Additionally, if you want to check the validity of yours or anyone else's NUBAN number you can use an online NUBAN look-up tool. It is important to know that the NUBAN is correct otherwise you could have delays or mistakes when sending or receiving funds.
Banking in Nigeria
For many years the Nigerian banking industry was unnecessarily complex and confusing. 15 years ago there were around 100 different banking institutions, many of which had different modes of operation, languages and ways of formatting, sending and receiving money. After a number of takeovers and insolvencies there are now only around 50 banks in Nigeria.
The Central Bank of Nigeria (CBN) remains the main banking institution in Nigeria and is in charge of the monetary policy of the country. The CBN also filters and maintains the supply of Nigerian naira within the economy.
Like the Bank of England, the Central Bank of Nigeria does not offer individual bank accounts. Therefore if you want a personal or business bank account you’ll need to go to one of the many other banks in Nigeria such as Polaris Bank, Union Bank, Zenith, Fidelity, United Bank of Africa, Access, FirstBank and GTBank.
With all of these banks you will be given a NUBAN that will serve as a identifier enabling you to send and receive money and allows banks to easily process your funds.
To learn more about modern banking in Nigeria check out this report by McKinsey & Company, “Nigeria’s banking sector: Thriving in the face of crisis”.
The NUBAN format
When NUBAN was first introduced, the Central Bank of Nigeria released information about NUBAN format standards as well as their reasoning for the use of NUBAN.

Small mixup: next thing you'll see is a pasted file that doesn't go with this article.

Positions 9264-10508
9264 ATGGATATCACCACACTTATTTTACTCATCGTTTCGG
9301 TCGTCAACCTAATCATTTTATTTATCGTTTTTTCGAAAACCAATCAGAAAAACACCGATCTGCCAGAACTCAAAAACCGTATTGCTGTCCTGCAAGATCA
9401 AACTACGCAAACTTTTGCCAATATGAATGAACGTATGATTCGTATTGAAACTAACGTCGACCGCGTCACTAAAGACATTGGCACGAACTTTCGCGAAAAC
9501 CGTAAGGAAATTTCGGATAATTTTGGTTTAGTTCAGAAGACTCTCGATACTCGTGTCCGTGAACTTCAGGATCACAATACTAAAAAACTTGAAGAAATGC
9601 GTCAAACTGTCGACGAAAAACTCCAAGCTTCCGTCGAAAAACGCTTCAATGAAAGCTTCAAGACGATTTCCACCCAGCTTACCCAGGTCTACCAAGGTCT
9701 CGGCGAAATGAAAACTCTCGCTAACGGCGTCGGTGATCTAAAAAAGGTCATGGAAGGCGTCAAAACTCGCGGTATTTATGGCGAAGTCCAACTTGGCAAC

Regarding financial best practices, CBN stated that the, “The adoption of a 10-digit NUBAN will make Nigeria fully comply with the 10-digit Account Number structure required by the West Africa Monetary Institute towards the economic integration of ECOWAS countries.”
The NUBAN 10-digit format has the following structure:
“999999999 - Account Serial Number
9 - A Check Digit constructed to support a modulus check, which enables the presenting bank to perform checks. The Check Digit comes from an algorithm that functions on a combination of the 3-digit CBN-assigned Bank Code and the 9-digit Account Serial Number.”
How can I send money internationally?
Transferring money around the world is easy with Small World’s international money transfer service. If you want to send money to family and friends in Nigeria, Small World is here to help.
You can send money to Nigeria with Small World via a number of services including, Bank deposit and Anywhere pickup. These methods are quick, simple and secure.
Small World is also partnered with a number of local banks in Nigeria such as Polaris Bank, Union Bank, Zenith, Fidelity, United Bank of Africa and many more. Our relationship with these local partners ensure that you can easily send, receive and deal with money in Nigeria.
Small World has facilitated millions of money transfers all around the world. So if you need to support your loved ones wherever they are you can rely on Small World.
Your first transfer online is always free of fees!